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25,000 reasons San Diego Republicans love Walmart

January 7, 2011 - 6:07 pm

If you’ve been watching the debate over big box stores in San Diego over the last few months—the City of San Diego ordinance to ban the real big ones and the petition drive to repeal the ban—you may well wonder why the San Republican Party of San Diego County was carrying Walmart’s water. Could it be because they’re pro-business? Because they believe consumers should be able to purchases products from whatever purveyors they pick? Because, as county chairman Tony Krvaric told us, they have the “lowest prices on just about everything,” etc?

Yeah, it could’ve been all those things.

But the $25,000 that Walmart’s political committee, San Diego Consumers for Choice, tossed their way couldn’t have hurt.

“With nearly 33,000 signatures needed for a special election, the filing of more than 53,000 signatures of registered voters sends a strong message to the City Council that San Diegans disapprove of this ordinance that bans large retail stores from the area,” said Tony Krvaric, chairman of the Republican Party in San Diego, in a statement. “Consumers are perfectly capable of deciding on their own where to shop and do not want politicians or special interests to make those choices for them.”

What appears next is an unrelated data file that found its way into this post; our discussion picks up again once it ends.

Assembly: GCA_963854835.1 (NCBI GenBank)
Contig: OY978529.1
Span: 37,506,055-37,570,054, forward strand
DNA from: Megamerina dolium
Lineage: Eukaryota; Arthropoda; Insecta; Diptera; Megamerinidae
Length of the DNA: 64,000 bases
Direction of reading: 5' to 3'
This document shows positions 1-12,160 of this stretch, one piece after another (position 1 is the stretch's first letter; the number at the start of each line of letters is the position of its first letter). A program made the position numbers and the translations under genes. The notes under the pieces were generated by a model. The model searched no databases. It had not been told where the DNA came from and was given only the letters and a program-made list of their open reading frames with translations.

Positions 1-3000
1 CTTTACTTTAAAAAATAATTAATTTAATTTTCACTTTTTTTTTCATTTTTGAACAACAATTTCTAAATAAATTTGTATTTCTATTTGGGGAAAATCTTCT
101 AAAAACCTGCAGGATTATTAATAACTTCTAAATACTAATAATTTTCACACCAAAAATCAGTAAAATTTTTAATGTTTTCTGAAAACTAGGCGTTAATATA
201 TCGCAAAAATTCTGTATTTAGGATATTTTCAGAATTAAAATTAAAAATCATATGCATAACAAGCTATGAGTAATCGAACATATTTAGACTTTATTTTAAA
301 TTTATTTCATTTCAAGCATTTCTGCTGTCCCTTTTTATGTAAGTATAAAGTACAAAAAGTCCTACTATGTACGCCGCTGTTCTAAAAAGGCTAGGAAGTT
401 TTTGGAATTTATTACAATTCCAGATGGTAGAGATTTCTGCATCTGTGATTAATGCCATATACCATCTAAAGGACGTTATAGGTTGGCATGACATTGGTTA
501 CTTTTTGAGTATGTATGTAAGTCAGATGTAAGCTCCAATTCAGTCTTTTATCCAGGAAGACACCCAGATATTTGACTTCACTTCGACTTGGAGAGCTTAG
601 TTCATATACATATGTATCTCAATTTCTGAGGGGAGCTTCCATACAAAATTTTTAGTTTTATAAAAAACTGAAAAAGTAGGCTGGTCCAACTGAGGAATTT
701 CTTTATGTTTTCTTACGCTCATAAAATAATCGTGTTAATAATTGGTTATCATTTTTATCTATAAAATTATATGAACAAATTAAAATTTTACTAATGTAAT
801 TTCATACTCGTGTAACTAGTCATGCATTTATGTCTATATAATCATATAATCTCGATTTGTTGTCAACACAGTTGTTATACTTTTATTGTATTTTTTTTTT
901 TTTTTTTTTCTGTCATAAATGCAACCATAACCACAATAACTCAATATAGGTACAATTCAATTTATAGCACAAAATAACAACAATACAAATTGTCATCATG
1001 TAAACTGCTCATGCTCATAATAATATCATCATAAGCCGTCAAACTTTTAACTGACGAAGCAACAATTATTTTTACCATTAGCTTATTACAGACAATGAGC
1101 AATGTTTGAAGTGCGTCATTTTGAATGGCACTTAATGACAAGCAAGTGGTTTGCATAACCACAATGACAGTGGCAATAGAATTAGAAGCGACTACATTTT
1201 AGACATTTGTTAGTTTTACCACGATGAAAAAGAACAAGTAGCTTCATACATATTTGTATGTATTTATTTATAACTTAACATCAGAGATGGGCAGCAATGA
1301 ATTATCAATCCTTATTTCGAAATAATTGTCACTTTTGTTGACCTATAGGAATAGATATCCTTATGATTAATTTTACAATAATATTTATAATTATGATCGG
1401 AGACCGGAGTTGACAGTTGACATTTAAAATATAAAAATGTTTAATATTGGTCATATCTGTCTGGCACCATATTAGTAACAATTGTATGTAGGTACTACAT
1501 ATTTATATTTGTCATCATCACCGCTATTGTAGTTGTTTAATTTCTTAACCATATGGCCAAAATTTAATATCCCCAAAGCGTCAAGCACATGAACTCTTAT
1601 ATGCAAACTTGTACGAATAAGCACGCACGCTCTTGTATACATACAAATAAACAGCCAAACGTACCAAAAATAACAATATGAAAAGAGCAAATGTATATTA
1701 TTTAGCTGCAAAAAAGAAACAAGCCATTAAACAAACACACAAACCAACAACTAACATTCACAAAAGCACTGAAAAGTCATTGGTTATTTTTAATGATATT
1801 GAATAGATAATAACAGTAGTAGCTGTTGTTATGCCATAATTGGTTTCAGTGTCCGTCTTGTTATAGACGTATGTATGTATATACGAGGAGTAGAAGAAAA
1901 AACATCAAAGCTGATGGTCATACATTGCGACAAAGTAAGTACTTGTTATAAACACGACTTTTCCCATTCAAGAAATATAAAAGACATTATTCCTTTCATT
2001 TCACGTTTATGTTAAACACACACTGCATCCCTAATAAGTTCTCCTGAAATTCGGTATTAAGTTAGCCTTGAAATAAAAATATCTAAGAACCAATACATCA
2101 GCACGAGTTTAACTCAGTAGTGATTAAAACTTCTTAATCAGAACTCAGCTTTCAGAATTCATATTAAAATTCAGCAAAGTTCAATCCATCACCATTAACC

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One Comment leave one →
  1. Amanda permalink
    January 10, 2011 - 7:54 am 7:54 am

    Just read on SignOnSanDiego that Mr. DeMaio, our would-be mayor, thinks that it’s unfair for people who get parking tickets to actually pay the state-imposed surcharges on them, and that the city should continue to subsidize them. Is that what passes for fiscal responsibility these days? Ugh!

    http://www.signonsandiego.com/news/2011/jan/08/scofflaws-benefited-from-city-oversight/

    The money quote:

    The vote to impose the surcharge on motorists was 7-1, with Councilman Carl DeMaio dissenting.

    “Look, this is a city government that is using every excuse in the book to get more money out of San Diegans when, instead, they should be focusing on the spending.” DeMaio said. “They need to focus on pension reform, competitive bidding and other efficiency reforms. That should be our focus, not trying to come up with every flimsy excuse to raise a fee here and there.”

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